Bear in mind that when you engage in an internship that is properly “unpaid” within the DOL rules, it is not considered “employment.” Thus, you will not need to be on OPT/CPT/J-1 Academic Training during your internship. If you are participating in an unpaid internship that should be a paid internship under DOL rules, then you must be “employment authorized” (CPT/OPT). Talk to your international office to ensure that you will not run into any legal issues.

For any paid internships off-campus organization, you will need to be on either Curricular Practical Training (CPT) and Optional Practical Training (OPT) status. CPT is employment that is a direct part of your major curriculum and allows you to participate in an internship, practicum, or other programs. CPT must be done before you graduate while OPT is usually utilized after graduating which will allow you to stay in the country longer. Both statuses are authorized through your DSO.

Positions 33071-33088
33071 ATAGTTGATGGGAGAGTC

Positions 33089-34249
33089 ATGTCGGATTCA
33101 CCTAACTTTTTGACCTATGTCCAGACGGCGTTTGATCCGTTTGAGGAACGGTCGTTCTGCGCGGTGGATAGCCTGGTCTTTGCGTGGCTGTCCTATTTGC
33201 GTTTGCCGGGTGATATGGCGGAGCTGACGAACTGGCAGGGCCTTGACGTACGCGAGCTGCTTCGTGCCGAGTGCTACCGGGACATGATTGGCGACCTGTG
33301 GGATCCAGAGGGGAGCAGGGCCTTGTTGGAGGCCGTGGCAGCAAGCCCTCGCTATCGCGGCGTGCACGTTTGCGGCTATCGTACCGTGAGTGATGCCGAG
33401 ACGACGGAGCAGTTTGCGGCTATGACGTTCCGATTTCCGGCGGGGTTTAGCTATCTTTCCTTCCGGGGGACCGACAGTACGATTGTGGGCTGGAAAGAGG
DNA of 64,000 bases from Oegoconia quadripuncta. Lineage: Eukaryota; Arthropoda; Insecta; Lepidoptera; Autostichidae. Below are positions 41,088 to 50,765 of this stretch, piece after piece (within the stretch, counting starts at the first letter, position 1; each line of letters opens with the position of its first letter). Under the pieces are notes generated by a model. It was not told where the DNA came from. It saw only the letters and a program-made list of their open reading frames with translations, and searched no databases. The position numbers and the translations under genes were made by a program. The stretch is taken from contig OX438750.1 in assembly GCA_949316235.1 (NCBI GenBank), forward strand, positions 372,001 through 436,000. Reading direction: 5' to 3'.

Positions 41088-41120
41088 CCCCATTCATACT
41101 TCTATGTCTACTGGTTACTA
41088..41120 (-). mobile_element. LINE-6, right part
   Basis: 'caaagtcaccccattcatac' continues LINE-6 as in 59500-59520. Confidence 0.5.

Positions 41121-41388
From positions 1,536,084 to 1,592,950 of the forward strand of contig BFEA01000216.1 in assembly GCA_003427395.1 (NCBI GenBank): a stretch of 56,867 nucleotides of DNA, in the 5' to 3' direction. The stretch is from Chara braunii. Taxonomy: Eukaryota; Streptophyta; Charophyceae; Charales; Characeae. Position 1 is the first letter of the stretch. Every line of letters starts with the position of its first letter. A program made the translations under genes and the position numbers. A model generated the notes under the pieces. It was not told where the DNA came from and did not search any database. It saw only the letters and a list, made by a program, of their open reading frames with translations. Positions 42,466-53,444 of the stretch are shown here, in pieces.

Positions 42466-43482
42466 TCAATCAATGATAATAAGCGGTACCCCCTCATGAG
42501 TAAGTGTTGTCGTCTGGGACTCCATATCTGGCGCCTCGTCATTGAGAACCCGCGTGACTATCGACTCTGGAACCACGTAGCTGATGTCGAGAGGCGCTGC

For more information on the guidelines for summer employment or training, view here. Other employment guidelines can be viewed here.

How to Find Work

For all things related to your future or present career, visit your school’s career center. This is an important resource for helping you find open positions on-campus or elsewhere. Many career centers offer workshops, advice, and individualized appointments. This includes finding the perfect internship and job opportunity for you, polishing up your resume, and helping you through the interview processes. You can also utilize other resources such as professors, counselors, and anyone else in your network for ideas on employment. It never hurts to ask!

Other Considerations

As you maneuver your academic and professional career, keep in mind that health insurance is necessary during every chapter of your life. Whether a full-time F-1 or J-1 student, on OPT or CPT, here at ISO, we provide you with the most affordable option to protect your health and your medical expenses. All ISO plans cover injuries and sicknesses that you are unable to plan for during your time in the states.